'Structured mayhem' describes the elaborate, ritualised and - in many respects - archaic nature of proceedings in the Crown Court. It argues that these proceedings can be bewildering and alienating for victims, witnesses and defendants alike. Court proceedings have many elements of theatre, within which the legal professionals, and particularly defence and prosecution part, play the starring roles. In contrast, victims, witnesses and defendants tend to play only minor parts.

'Structured mayhem' includes a series of recommendations for the Ministry of Justice, HM Courts and Tribunals Service and other agencies, which are aimed at improving the experience of court uses and enhancing public confidence in the criminal justice system.

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World Female Imprisonment List (third edition)

More than 700,000 women and girls are held in penal institutions throughout the world, according to the third edition of the World Female Imprisonment List, researched and compiled by Roy Walmsley and published by the Institute for Criminal Policy Research. The analysis indicates that female prison population levels have grown much faster than male prison population levels since around the year 2000, with the number of women and girls in prison increasing by 50% in the past 15 years. The study provides information for almost all countries in the world about the female prison population, the percentage of the total prison population they comprise and the rate per 100,000 of the national population. It also includes information about trends in female imprisonment.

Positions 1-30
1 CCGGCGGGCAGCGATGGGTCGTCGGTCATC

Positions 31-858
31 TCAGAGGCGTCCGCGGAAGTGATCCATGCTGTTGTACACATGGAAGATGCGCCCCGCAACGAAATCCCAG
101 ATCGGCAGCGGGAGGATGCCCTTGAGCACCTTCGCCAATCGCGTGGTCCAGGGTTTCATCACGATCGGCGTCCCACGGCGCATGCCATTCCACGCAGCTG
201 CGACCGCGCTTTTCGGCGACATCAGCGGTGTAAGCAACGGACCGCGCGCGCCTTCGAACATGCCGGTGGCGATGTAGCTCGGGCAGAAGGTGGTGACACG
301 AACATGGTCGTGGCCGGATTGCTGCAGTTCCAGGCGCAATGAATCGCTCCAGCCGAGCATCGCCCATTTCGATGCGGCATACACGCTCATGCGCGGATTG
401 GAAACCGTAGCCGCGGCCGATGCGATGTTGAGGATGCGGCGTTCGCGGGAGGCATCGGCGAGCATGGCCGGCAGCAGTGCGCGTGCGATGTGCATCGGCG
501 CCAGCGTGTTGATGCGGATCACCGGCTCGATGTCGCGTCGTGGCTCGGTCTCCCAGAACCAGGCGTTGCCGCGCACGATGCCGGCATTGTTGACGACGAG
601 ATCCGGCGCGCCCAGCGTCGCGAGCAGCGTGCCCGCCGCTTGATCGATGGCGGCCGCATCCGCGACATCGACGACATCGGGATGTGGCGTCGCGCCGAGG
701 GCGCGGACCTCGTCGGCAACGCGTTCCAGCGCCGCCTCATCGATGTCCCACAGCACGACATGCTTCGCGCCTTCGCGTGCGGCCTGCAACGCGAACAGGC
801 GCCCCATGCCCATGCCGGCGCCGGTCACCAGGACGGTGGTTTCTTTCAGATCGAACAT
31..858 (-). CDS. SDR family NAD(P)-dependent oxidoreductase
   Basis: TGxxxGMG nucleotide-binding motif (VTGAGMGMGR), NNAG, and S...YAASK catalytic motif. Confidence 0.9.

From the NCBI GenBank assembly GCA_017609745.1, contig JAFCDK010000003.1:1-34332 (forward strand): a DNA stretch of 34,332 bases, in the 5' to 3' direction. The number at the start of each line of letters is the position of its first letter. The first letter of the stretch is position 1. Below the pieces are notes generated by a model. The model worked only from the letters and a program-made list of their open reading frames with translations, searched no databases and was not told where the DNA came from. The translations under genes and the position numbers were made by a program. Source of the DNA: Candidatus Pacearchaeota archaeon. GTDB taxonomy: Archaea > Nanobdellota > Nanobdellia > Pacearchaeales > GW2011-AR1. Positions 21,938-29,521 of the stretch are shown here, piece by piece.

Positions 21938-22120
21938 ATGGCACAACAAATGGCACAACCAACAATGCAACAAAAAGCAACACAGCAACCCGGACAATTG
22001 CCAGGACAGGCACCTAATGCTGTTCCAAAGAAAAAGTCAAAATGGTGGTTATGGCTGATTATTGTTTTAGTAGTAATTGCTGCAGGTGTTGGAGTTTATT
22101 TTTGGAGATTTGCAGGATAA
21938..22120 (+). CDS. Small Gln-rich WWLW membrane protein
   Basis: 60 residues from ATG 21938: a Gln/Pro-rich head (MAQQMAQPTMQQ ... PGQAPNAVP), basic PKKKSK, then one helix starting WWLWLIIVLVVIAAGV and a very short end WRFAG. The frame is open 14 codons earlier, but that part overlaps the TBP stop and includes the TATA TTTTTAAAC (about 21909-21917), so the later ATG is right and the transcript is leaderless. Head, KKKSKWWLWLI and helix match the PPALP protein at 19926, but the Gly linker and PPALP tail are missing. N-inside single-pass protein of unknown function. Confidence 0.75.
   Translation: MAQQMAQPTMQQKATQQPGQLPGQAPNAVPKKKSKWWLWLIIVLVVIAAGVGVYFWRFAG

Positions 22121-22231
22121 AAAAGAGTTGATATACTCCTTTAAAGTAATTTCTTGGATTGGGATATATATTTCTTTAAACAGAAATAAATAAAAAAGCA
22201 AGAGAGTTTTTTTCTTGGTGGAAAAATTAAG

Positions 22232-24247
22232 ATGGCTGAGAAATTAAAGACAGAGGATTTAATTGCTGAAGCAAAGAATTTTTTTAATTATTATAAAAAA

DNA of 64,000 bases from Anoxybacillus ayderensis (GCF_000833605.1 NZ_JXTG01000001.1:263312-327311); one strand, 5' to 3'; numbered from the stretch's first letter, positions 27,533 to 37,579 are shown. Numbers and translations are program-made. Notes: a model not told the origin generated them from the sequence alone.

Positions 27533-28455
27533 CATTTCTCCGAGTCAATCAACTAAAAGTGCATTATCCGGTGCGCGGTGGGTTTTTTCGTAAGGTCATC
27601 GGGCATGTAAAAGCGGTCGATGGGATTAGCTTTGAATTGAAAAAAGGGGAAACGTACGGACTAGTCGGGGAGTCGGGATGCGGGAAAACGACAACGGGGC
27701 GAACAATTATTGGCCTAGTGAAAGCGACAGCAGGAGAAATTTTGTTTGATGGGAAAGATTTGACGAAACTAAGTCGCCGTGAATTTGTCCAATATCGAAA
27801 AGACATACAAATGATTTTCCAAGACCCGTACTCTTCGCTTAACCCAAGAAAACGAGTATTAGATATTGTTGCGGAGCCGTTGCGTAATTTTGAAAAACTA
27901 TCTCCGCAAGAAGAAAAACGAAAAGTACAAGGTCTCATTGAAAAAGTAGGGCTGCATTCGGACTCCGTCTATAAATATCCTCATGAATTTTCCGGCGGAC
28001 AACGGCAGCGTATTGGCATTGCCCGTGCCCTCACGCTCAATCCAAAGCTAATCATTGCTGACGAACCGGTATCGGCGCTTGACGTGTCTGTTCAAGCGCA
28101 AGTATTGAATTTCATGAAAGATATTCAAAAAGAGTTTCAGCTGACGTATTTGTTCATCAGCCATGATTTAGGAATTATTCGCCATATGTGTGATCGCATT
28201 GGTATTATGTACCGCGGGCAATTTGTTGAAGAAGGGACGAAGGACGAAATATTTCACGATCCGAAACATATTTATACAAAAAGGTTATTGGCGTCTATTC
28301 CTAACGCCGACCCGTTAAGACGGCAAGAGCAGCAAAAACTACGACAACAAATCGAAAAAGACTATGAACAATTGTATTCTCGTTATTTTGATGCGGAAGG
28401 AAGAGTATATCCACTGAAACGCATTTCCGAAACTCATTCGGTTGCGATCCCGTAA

The World Female Imprisonment List shows that more than 200,000 imprisoned women and girls are in the USA (205,400) and more than 100,000 are in China (103,766 plus an unknown number in pre-trial or administrative detention). The next highest totals are in the Russian Federation (53,304), Thailand (44,751), Brazil (37,380), Vietnam (20,553), India (18,188) and Mexico (13,400).

Current indications are that female prison population levels have not only grown sharply in recent years; they have grown much faster than male prison population levels. It is provisionally estimated that the total world prison population has increased by around 20% since 2000, compared to the approximately 50% increase in the overall number of imprisoned women and girls. More information will be available in the forthcoming eleventh edition of the World Prison Population List.

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ICPR's latest book 'Inside Crown Court' is published

Research conducted by Jessica Jacobson, Gillian Hunter and Amy Kirby at the Institute for Policy Research (ICPR) at Birkbeck, University of London has found that appearing in the Crown Court - as a victim, witness or defendant - is often frightening, frustrating and upsetting for participants. The study provides a vivid description of what it is like to attend Crown Court, be it as a victim, defendant, witness, member of staff, judge or barrister. It outlines the interplay between the various participants and extent to which the court process is viewed as legitimate by those involved in it. The book will be launched this evening in the Royal Courts of Justice.